Posted on August 31, 2011 by HRI Mark
On the 12th July, Human Rights Investigations wrote:
“Given the atrocities committed in Misrata and Benghazi the option of allowing the rebels to conquer pro-Gaddafi population centres is inconceivable – there is now only one option – and that option is peace.”
Well, Mr Anders Fogh Rasmussen and NATO did not agree and the atrocities we feared are unfolding.
Amnesty today report on the killing of black and dark-skinned people in Libya after Amnesty workers personally see them targetted in Tripoli. The article clearly recognises this is part of a bigger pattern:
An Amnesty delegation visiting the Central Tripoli Hospital on Monday witnessed three thuwwar revolutionaries (as the opposition fighters are commonly known) dragging a black patient from the western town of Tawargha from his bed and detaining him. The men were in civilian clothing.
(Tawargha is the town south of Misrata about which HRI has MAJOR concerns as the inhabitants – whose fate is unknown – were dark-skinned.)
The thuwwar said the man would be taken to Misratah for questioning, arguing that interrogators in Tripoli “let killers free”. Two other black Libyans receiving treatment in the hospital for gunshot wounds were warned by the anti-Gaddafi forces that “their turn was coming”.
The delegation also witnessed a group of thuwwar beating a man outside the hospital. The man, in distress, was shouting “I am not a fifth columnist”, a reference to al-Gaddafi loyalists.
Amnesty International’s Diana Eltahawy on CNN (after the Alex Thomson report we covered before)
From the start of the Libyan rebellion black people in Libya have been attacked and lynched by rebel mobs. This has been known by human rights groups and the United Nations as well as by the intelligence agencies, military forces, media and political leaders in the NATO countries – but they have generally kept a lid on it because it does not suit the narrative.
It does not suit the narrative of an oppressed people standing up against tyranny and for human rights to find rebel lynch mobs targetting black people, lynching them and ethnically cleansing them. Human Rights Investigations has documented that these lynchings even happened at rebel HQ in Benghazi.
Below is graphic footage of another lynching – and as with other incidents we see large numbers of rebel supporters involved. HRI has far more graphic footage including Al Qaeda-style beheadings which we are keeping back as evidence. (Note for those submitting material: please provide information regarding provenance, time, place, perpetrators, victims and witnesses and soundtracks where possible)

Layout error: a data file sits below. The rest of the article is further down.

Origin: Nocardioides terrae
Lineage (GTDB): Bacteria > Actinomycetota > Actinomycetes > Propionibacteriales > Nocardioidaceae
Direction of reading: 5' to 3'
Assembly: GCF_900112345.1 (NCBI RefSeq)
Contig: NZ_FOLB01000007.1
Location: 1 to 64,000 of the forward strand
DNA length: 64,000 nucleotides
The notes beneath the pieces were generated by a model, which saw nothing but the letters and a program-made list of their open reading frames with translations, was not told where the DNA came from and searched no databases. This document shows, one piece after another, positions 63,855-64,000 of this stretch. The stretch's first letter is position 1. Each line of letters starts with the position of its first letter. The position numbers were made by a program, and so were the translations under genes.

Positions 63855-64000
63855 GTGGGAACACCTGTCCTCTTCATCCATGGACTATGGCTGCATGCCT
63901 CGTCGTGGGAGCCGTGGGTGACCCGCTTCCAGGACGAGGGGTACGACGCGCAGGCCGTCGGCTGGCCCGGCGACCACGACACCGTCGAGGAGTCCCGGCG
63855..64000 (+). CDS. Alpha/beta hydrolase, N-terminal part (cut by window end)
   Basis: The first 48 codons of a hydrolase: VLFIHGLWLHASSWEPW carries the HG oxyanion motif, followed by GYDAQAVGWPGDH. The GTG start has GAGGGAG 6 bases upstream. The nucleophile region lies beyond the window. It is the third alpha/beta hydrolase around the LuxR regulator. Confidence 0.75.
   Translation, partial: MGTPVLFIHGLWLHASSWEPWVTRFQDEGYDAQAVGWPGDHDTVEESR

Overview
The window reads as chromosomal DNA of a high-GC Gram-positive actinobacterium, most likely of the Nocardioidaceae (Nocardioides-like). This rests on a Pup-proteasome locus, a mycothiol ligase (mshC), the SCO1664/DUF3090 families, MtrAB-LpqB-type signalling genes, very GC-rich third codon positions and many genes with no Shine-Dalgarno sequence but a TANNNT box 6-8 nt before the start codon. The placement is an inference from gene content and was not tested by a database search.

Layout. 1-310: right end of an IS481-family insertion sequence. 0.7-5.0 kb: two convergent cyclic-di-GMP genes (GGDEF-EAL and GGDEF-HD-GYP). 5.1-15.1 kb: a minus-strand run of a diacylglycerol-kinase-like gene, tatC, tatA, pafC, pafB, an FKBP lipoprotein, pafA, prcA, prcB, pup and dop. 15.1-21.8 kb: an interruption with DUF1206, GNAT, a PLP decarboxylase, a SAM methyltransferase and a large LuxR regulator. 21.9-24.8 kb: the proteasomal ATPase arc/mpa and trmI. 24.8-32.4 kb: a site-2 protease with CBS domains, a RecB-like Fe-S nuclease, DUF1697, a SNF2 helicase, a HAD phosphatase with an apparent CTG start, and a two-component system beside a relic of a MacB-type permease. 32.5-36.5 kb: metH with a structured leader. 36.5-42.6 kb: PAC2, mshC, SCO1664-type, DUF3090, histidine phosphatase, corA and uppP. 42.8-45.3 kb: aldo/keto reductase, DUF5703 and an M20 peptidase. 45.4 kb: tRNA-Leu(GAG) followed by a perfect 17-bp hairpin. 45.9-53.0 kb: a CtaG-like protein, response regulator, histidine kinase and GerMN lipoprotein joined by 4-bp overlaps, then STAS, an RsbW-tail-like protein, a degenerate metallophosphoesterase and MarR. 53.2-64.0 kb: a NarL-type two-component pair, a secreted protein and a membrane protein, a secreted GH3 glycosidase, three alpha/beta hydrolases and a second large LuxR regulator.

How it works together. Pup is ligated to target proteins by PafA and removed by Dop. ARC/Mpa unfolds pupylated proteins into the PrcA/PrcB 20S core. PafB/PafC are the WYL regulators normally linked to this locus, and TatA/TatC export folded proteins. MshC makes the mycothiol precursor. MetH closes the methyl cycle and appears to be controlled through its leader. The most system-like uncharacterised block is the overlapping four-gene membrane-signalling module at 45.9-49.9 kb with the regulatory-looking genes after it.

Where reports of racial atrocities have reached the media, the story has been that the victims are “African mercenaries” despite plenty of evidence to the contrary. Amnesty workers on the ground have reported that the widespread allegations of African mercenaries have little or no basis in fact – but this information has been suppressed and the fears of African mercenaries, extremely useful to the rebel side, have been whipped up by the media and NATO politicians such as UK Defence Secretary Liam Fox.
The rebel commander in Misrata threatened to ethnically cleanse Tawergha, the town to the south of Misrata occupied mainly by dark-skinned people – months later that object seems to have been achieved with direct air support from NATO – yet the crime has been ignored.
The entry of the rebel brigade from Misrata – which the Wall Street Journal reports calls itself the “brigade to purge black skin, slaves” into Tripoli, enabled by NATO, led to inevitable round-ups of black people, massacres and abuses of human rights including the slaughter of patients in the Abu Salim hospital.
Well, today are Amnesty reporting some of the facts in Tripoli although whether this will reach the mainstream media is another question.
Today, Amnesty also report some earlier incidents they witnessed recently:
On 29 August, Amnesty examined the body of an unidentified black man at the Tripoli Medical Centre morgue. He was brought into the morgue earlier that morning by unknown men. His feet and his torso were tied. He bore no visible injuries, but had blood smudged around his mouth. The state of his body pointed to a recent death. No autopsy report was available, and no identification documents were found on him.
On 28 August, Amnesty visited a group of Eritreans hiding in their home in a poor Tripoli neighbourhood. They told the organisation that they were staying indoors for fear of violent attacks. Their situation was particularly dire given the absence of electricity and running water.
It has now become clear that the Al Qaeda /Ku Klux Klan types who have taken over in Tripoli, and the rebels generally, are not as welcoming to human rights workers, UN observers and the whole panoply of western intervention as it appeared they might be when they were primarily concerned with spreading pro-rebel propaganda.
The dam holding back reporting of these incidents has been breaking in recent days as many journalists are in Tripoli and commendable individuals within the media corps have been prepared to report honestly about the situation. It is to be hoped that information about rebel crimes does not continue to be suppressed, reports delayed, excuses found and the black people of Libya betrayed.
The full coverage of rebel racist crimes is essential to protect the population in Tripoli and the prisoners and also because many black people in Libya live in the south of the country. It is the south (including Sabha in Fezzan) that will be attacked by NATO and the rebels in the coming weeks. Racist atrocities will follow and public pressure on the decision-makers has to be mobilised to try and prevent it happening.